Winner of the 2014 James River Writers Indie Novel Contest.
A young woman’s gift could weave together the fabric of a nation…
1810, upstate New York. 21-year-old Ella Kenyon is happiest gliding through the thick woods around her small frontier town, knife in hand, her sharp eyes tracking game. A gift for engineering is in her blood, but she would gladly trade it for more time in the forest. If only her grandfather’s dying wish hadn’t trapped her into a fight she never wanted.
Six years ago, Ella’s grandfather made her vow to finish his life’s work: a flax-milling machine that has the potential to rescue her mother, brother, and sister from the brutality of life with her drunkard father. The copious linen it yields could save her struggling town, subjugate the growing grip of southern cotton. Or it could be Ella’s downfall. If she’s not quick enough, not clever enough to succeed, more than her own life rests in the balance…
Praise for The Clever Mill Horse
“Jodi Lew-Smith’s The Clever Mill Horse is that rarest of all contemporary novels: an authentically old-fashioned adventure story, in all the best senses. Full of drama, humor, plot surprises, and, best of all, memorable characters, The Clever Mill Horse had me hooked from page one. Best of all, there’s a sequel coming. I can’t wait.” – Howard Frank Mosher, author of Where the Rivers Flow North
“In this delightful debut novel set in the early 19th century, a young woman fights to patent her flax-milling machine. . .An assured, cleverly plotted piece of historical fiction with an irrepressible female protagonist.” – Kirkus Reviews
“. . .intricately plotted and exceedingly well paced. . . filled with danger, science, and suspense, the story rings true with historical and natural detail. . . a complete and finely polished first novel.” – Foreword Reviews
I wanted to like this book. I love historical fiction featuring strong women and the idea of a woman engineer in this time period--the days of slavery and horses and carriages and Native Americans not yet conquered to the point of near extinction--just really appealed to me.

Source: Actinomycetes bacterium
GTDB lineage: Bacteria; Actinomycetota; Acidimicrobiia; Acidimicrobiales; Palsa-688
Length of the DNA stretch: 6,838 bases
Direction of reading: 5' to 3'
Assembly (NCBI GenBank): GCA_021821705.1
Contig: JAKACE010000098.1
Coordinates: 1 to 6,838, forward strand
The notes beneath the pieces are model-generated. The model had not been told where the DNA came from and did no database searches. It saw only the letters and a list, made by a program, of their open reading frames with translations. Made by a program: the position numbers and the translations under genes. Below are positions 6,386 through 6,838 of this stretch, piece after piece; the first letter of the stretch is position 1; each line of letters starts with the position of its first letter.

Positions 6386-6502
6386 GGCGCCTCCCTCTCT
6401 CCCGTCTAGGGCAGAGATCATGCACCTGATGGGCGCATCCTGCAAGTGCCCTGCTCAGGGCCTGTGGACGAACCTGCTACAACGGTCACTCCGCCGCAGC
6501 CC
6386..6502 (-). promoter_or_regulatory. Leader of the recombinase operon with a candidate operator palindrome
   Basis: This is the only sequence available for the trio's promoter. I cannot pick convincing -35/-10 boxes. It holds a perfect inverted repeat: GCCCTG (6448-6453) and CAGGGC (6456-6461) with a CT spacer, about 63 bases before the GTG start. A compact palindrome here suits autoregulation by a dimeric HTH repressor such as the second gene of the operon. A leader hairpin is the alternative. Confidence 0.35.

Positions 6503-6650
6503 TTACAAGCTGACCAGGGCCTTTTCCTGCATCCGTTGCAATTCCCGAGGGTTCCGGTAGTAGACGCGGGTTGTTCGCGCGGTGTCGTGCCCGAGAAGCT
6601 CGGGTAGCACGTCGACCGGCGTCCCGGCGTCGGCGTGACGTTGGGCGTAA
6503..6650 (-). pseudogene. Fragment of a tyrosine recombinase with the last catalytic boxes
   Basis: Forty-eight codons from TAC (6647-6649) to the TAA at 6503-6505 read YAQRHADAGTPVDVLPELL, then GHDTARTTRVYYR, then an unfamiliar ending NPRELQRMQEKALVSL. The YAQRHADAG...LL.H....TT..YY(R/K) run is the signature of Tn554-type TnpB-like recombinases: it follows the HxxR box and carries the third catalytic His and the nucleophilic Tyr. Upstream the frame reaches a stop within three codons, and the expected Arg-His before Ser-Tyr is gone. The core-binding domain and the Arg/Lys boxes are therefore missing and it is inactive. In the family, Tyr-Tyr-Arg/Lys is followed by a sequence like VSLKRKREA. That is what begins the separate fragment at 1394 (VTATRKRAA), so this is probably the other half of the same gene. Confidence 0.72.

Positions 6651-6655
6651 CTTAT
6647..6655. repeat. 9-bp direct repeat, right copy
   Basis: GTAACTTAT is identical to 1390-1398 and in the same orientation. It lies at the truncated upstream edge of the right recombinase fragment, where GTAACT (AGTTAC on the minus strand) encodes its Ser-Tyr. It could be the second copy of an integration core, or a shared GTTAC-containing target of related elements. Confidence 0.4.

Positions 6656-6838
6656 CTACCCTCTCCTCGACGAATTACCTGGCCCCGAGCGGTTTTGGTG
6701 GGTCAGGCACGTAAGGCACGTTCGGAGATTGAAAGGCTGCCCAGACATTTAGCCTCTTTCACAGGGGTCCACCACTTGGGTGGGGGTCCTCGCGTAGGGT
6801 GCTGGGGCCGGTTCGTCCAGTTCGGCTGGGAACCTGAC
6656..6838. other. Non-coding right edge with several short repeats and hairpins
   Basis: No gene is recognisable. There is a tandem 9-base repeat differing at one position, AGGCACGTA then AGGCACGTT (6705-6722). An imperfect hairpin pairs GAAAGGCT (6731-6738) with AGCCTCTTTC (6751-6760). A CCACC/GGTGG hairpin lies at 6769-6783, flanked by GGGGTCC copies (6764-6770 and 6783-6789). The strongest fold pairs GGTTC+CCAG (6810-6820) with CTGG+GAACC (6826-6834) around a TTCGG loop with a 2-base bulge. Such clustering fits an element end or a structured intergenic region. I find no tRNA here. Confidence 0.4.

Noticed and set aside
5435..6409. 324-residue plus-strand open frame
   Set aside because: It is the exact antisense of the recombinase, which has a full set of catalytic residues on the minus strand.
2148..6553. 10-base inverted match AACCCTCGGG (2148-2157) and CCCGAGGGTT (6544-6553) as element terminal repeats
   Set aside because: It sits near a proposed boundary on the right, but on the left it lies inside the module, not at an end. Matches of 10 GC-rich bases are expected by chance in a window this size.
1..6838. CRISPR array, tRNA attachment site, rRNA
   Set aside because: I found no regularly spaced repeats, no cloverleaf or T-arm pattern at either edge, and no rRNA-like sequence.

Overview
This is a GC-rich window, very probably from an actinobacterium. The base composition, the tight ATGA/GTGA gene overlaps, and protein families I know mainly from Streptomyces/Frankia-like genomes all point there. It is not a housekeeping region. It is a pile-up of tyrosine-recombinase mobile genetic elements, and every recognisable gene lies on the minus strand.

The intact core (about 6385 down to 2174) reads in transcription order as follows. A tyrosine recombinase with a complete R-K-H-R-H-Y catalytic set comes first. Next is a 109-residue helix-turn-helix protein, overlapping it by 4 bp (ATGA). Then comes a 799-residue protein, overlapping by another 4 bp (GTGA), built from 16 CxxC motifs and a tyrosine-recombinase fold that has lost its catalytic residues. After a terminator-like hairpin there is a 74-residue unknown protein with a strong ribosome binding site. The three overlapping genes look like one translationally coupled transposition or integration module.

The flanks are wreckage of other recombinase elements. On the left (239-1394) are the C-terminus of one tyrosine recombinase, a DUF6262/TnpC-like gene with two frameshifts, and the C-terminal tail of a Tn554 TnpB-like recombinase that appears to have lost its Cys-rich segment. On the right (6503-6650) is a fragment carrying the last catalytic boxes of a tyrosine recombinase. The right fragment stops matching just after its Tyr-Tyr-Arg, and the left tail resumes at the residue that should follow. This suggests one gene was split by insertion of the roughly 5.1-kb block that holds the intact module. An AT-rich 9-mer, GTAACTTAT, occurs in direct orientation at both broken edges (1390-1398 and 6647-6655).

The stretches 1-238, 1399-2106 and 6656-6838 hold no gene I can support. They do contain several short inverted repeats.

The book got a rocky start. Though the heroine is an inventor, she prefers to spend her days roaming the forest tracking and hunting. Those scenes bored me to pieces. It's not something that interests me at all. On top of that, there was an entire repeated scene and incorrect then and thans. This could be the mobi file I was provided for the tour.
I hung in there, fully aware that review copies contain glitches and while I am pleased that the editing greatly improved, the story didn't. It's a historical fiction, don't get me wrong, but it felt more like a girl's adventure story. There were simply too many things I found preposterous. This young woman, for example, running around with her siblings and an Indian, wearing pants, just riding all over the country. She doesn't even have a chaperone half the time. She's a young woman who races boys like a fourteen-year-old. Her character never acts the same age. It's unclear. One minute she acts like a child. The next she's a grown woman trying to get a patent. I love women who defied society, but it must be believable and this just wasn't. The most believable character for the time period was her mother, a woman who felt she had to stay with an abusive man. Every other character was doing things or behaving in a manner that had me raising eyebrows considering the time period they were in. I mean, young while girls were not permitted to run around with grown Native American men, let alone travel the country with them.
The aunt and her Native lover... her grandfather's faked death. How easily her and Zeke steal her horse back. Seriously? I could go on but I choose not to.
And the story also went all over the place. It felt like in the end, the invention and her being an engineer were only just a very small part. We follow her on her trek as she meets people and they share their stories of war and whatever. She just keeps getting sidetracked by slaves, groups of Indians, card-playing tavern girls, on her journey and this means the story itself was constantly sidetracked.
This one wasn't for me, but then I don't go for adventure-type tales. I was expecting a more serious story about a young woman struggling to be an engineer, not running all over the country meeting people and searching for her grandpa.
Jodi Lew-Smith lives on a farm in northern Vermont with her patient husband, three wonderfully impatient children, a bevy of pets and farm animals, and 250 exceedingly patient apple trees which, if they could talk, would suggest that she stop writing and start pruning. Luckily they’re pretty quiet.
With a doctorate in plant genetics, she also lives a double life as a vegetable breeder at High Mowing Seeds. She is grateful for the chance to do so many things in one lifetime, and only wishes she could do them all better. Maybe in the next life she’ll be able to make up her mind.
For more about Jodi and about the lives and world of the characters in the novel, visit her website or blog. You can also connect with her on Facebook andGoodreads.